For the past four years, on or around Thanksgiving we have journeyed to Chester, IL, to spend Thanksgiving on a farm. For three of those years I hoped to return and prepare a reflection blog post about how much I enjoy the farm, the special friendships we have made with people on the farm, and the sense of warmth, acceptance, and belonging we feel when there.
That post has never happened. Last year, I did not even mention our farm trip on my blog, though I reflected about a new time sucker to my life.
This post has never happened in large part because it's difficult to sum up how much we have enjoyed our time at Knapp Centennial Farm. We look forward to this time out in the country, to watching Nash run around and be a farm dog, and to seeing good friends.
The farm belongs to the Knapp family, and we know a Knapp (now Smith) because Laura is married to Pat, the pastor Lindon worked for in Alabama. Pat and Laura have been really special friends for six years, and they have been tremendous encouragements to us during all kinds of difficult situations.
So when they insisted we join them for their annual Thanksgiving celebration with Laura's extended family at the farm (which, conveniently, is less than 90 minutes from our house), we thought it would be fun. It is fun, and every year Laura's gregarious family has welcomed us back with increasing levels of enthusiasm.
This year, while there was no lack of enthusiasm, there was a serious lack of nice weather. It rained all day Thursday, and eventually the rain turned to ice and snow. While we had hoped Levi would get to try out his new walking skills all around the farm, we were stuck indoors all day. Poor Nash had it the worst. We won't go into that. He was very displeased with us.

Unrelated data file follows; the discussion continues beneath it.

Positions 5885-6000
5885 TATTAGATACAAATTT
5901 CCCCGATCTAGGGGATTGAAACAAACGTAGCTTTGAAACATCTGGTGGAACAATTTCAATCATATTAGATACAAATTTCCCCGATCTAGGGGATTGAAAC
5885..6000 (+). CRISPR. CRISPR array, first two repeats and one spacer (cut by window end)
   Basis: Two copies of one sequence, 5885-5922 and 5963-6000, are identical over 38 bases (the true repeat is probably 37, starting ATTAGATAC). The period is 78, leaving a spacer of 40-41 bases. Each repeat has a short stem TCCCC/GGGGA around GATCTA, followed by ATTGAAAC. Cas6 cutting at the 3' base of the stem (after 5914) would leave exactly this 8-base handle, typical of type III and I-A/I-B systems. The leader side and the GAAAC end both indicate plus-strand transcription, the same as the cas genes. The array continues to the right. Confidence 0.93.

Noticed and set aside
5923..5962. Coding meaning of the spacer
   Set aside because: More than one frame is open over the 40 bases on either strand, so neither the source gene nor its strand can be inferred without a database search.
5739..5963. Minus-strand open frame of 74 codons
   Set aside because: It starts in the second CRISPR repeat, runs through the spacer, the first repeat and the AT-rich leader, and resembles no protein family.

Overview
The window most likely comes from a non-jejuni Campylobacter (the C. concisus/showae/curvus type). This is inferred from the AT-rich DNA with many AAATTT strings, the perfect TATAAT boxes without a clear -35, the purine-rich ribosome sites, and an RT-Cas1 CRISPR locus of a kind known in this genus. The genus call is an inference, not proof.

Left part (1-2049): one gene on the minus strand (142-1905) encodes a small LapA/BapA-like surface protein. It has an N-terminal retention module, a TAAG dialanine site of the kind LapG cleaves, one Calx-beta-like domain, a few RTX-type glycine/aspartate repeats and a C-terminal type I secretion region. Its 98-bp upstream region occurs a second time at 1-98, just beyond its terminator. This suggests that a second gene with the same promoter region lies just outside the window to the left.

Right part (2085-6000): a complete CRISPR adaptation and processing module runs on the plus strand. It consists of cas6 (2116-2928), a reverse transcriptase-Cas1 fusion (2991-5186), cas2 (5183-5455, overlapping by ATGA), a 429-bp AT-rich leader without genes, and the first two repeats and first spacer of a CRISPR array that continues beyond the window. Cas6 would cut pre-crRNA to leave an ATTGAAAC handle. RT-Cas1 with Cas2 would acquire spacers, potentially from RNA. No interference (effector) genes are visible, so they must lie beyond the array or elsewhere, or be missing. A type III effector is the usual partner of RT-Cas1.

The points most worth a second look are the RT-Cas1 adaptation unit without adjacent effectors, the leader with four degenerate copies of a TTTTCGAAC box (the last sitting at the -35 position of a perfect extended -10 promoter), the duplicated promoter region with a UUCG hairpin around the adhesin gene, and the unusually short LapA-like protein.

Though the weather did not cooperate, we so enjoyed our time with the Knapps (and when I say "Knapp," I mean everyone who was there, whether or not they ever held that last name). It's always fun to hear people "ooh" and "ahh" over your kid, and the Knapps are nothing if not enthusiastic. It made us feel very good!
And it is always a joy to see Pat and Laura. Laura definitely possesses the Knapp expressiveness, so if you ever have good news you want to share with someone, tell Laura. The result is so gratifying. But don't think she won't tell you the truth straight up when you need to hear it. One of my favorite moments from Thanksgiving was when she came upon a few clueless novices trying to hack through a game of Scrabble and pronounced, "You've really screwed up this board. This is NOT how it should look at all." She gave them a few pointers, shook her head solemnly, and went on her way.
And Pat can ask, "How are you doing?" in a way that will bring you to tears, and then he will listen graciously as you pour out your heart to him while he ensures all the leftover turkey meat gets off the carcass and into storage. Then he will offer a bit of encouragement that helps to put things in perspective and remind you of the truths you were about to forget. Not that this happened, mind you...
So despite the wintry mix, we had a nice Thanksgiving. And I got a hat out of the deal. Laura put her fabulous knitting skills to work before Thanksgiving to make a slew of hats for those who would be at the farm. She gave me the very last one. The hats seemed to be a big hit because everywhere you looked, someone's head was topped with a brightly-colored yarn.
It's a blessing to have friends who will rejoice with you, listen with you, speak the truth to you in love, tell you how beautiful your child is, and keep your head warm. For those kinds of friends, I am incredibly thankful.